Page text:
Unclaimed Deposits in the Indian Banking Sector and the Role of RBI

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We all are well aware that the Reserve Bank of India, since its establishment in 1935, has repeatedly proven that it is the only potent body that has held the Indian financial market’s stability at its clenches. It is an obvious known fact that the responsibility of safeguarding the bank deposits of the Indian citizens lies upon the shoulders of the RBI.

In this regard, it is notable that the RBI had formulated a scheme known as Depositor Education and Awareness Fund (“DEA Fund”) Scheme in the year 2014. This scheme envisages the duty of RBI towards the valuable deposits made by the banking customers across the country. At the same time, the scheme altogether has stiffly backboned the citizen’s banking rights.

On the other hand, it can be said that this scheme has added its contribution to the promotion of Banking Rights Education in our country as it aims at the creation of public awareness with respect to the Depositors’ Rights.

Unclaimed Deposits in the Indian Banking Sector

Since the recent decades, many cases with respect to the unclaimed deposits / inoperative accounts that are inactive have been recorded in the Indian Banking Sector. Any account with no transactions for two years is considered as a dormant account. Wherefore, the RBI, in order to protect the interest of the public, has directed the banks to display the list of unclaimed deposits on their respective websites. However, those banks which do not maintain any websites have the provision of displaying on their respective branches.

Why Depositor Education and Awareness Fund Scheme, 2014?

The very purpose of Depositor Education and Awareness Fund Scheme is to consolidate the overall amounts from all the dormant accounts in the form of the fund called DEA Fund. As per the terms of the scheme, the banks are ought to calculate the cumulative balances in all such accounts and transfer the amount to the DEA Fund on the last working day of the subsequent month. However, the most interesting part of this scheme is that the banks are obligated to transfer the said amounts from the dormant accounts to the DEA Fund along with the interest accrued thereupon.

The rate of interest payable on interest-bearing deposits transferred to the DEA Fund was initially 4% per annum which has been changed to 3.5% per annum with effect from July 2018. Therefore, as per the said scheme, the banks are ought to update the list of unclaimed deposits / inoperative accounts which are inactive/inoperative for ten years or more on a monthly basis.

The RBI, to establish the DEA Fund, is empowered by Section 26A of the Banking Laws (Amendment) Act, 2012. On May 24, 2014, the RBI notified the establishment of DEA Fund in the Official Gazette.

How the DEA Fund Scheme, 2014 is utilized?

The fund has been created and all banks have been advised to transfer the balances in inoperative deposit accounts that have not been claimed or operated for a period of ten years or more or any deposit or any amount remaining unclaimed for more than 10 years to the DEA Fund. The depositors, however, are entitled to claim from the bank his deposit or operate his account after expiry of ten years, even after the unclaimed deposit funds have been transferred to the DEA Fund. The bank is liable to pay the deposit amount to the depositor and claim a refund of such amount from the DEA Fund.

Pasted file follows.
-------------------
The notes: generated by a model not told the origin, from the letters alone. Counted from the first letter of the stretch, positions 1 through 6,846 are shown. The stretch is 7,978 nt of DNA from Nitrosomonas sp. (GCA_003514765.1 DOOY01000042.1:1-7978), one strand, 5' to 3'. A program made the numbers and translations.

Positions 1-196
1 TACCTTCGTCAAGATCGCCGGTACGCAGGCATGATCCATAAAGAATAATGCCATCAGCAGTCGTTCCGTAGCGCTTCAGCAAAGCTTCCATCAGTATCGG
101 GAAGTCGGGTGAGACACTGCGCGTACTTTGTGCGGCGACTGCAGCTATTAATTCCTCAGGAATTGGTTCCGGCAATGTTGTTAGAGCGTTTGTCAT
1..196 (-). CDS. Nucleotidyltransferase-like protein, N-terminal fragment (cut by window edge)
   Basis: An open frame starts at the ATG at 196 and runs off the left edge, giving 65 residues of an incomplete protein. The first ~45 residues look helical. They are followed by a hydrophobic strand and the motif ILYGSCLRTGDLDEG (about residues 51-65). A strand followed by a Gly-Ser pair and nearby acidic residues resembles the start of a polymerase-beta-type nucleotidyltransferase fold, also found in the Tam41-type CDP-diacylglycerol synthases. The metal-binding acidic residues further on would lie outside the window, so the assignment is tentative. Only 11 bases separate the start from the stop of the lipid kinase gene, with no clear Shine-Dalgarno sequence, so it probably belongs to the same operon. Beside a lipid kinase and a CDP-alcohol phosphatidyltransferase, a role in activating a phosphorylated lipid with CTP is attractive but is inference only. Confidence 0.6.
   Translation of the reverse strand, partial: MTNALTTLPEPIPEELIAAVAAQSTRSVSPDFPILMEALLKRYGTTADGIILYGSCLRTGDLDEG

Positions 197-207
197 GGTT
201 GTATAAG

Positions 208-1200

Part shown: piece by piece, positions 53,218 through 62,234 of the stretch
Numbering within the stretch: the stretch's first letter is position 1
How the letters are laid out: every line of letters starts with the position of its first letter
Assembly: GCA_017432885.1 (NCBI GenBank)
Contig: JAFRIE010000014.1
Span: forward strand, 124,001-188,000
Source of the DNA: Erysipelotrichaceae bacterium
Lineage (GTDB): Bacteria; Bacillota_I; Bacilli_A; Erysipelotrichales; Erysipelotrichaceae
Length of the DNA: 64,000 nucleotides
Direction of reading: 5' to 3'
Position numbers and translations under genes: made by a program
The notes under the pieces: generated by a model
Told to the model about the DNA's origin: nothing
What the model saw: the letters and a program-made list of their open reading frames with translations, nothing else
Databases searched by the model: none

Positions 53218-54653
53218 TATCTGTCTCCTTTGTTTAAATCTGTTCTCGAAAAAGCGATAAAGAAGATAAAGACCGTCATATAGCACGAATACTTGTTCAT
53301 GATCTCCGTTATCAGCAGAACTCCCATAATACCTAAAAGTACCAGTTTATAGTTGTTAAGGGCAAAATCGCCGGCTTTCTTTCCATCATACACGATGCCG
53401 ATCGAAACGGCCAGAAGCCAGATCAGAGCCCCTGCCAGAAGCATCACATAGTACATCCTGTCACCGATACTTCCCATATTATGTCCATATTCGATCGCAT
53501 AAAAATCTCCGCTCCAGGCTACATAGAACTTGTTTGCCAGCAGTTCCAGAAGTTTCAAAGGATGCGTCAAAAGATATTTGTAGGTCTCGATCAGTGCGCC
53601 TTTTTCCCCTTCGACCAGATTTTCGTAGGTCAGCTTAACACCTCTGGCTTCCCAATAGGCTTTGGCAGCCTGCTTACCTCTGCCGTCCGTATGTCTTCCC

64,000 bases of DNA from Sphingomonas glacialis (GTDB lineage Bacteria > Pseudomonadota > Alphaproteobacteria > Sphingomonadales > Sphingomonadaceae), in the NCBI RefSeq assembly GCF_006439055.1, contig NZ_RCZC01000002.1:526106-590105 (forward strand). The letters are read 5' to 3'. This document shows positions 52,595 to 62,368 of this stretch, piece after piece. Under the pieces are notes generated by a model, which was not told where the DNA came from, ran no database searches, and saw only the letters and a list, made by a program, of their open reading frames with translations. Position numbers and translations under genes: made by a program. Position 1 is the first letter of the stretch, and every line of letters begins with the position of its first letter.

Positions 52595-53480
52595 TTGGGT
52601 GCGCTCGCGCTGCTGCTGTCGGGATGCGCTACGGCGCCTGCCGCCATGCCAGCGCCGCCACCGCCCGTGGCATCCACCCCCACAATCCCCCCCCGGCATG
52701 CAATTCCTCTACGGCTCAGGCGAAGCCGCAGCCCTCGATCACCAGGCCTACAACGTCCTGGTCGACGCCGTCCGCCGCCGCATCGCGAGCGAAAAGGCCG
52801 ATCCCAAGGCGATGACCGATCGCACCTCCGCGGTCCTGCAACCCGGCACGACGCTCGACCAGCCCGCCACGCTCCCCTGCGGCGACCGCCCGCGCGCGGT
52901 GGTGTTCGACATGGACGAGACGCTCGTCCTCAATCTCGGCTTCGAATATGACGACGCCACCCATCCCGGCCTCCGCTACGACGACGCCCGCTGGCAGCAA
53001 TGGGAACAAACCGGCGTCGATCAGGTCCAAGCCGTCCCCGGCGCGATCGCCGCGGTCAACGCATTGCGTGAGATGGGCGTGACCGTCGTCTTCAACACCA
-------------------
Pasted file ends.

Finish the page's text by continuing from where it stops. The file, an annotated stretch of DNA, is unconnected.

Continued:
As a governing authority of this scheme, the RBI has provided in the said scheme for the establishment of a committee to administer and manage the fund in an appropriate manner.

Also, the most highlighting part of this scheme is the awareness methodologies adopted to build up a strong educational stand amongst the banking customers which includes the conducting awareness programs, organizing seminars, symposia, etc., including research activities.

Present Status of Unclaimed deposits in India

It was noted that at the end of the previous year, the total unclaimed deposits in banking, as well as the insurance companies, had reached around INR 32,000 crore wherein, the commercial banks had around INR 14, 578 crore as unclaimed deposits. However, it was noted that the overall figure of this amount had increased when compared to the previous years’ i.e., 2017-18. On the other hand, the general insurance firms had held around INR 17, 887 Crore whereas Life Insurance Corporation (LIC) alone has an unclaimed amount of INR 12, 892 crore and the State Bank of India holds around INR 2,156 crore.

However, another scheme just like that of the DEA Fund Scheme, 2014 known as Senior Citizens’ Welfare Fund (SCWF) Rules was introduced in 2015. “As per the Rules, entities having unclaimed amounts for more than 10 years are ought to transfer the amounts to the Senior Citizens’ Welfare Fund (SCWF) Rules (SCWF) on or before 1st March every year,” for promoting the welfare of senior citizens.

Conclusion

It was noticed that the scheme has added its support to the promotion of Banking Rights Education in our country. It is because the scheme aims at the creation of public awareness with respect to the Depositors’ Rights and the most Interesting part of this scheme is the awareness rehearses accepted to build up a solid educational stand amongst the banking customers which includes the conducting awareness programs, organizing seminars, conferences, etc., including research activities.

Contributed By – Akshay Ramesh & Gokul.L
Designation – Associate

King Stubb & Kasiva,
Advocates & Attorneys

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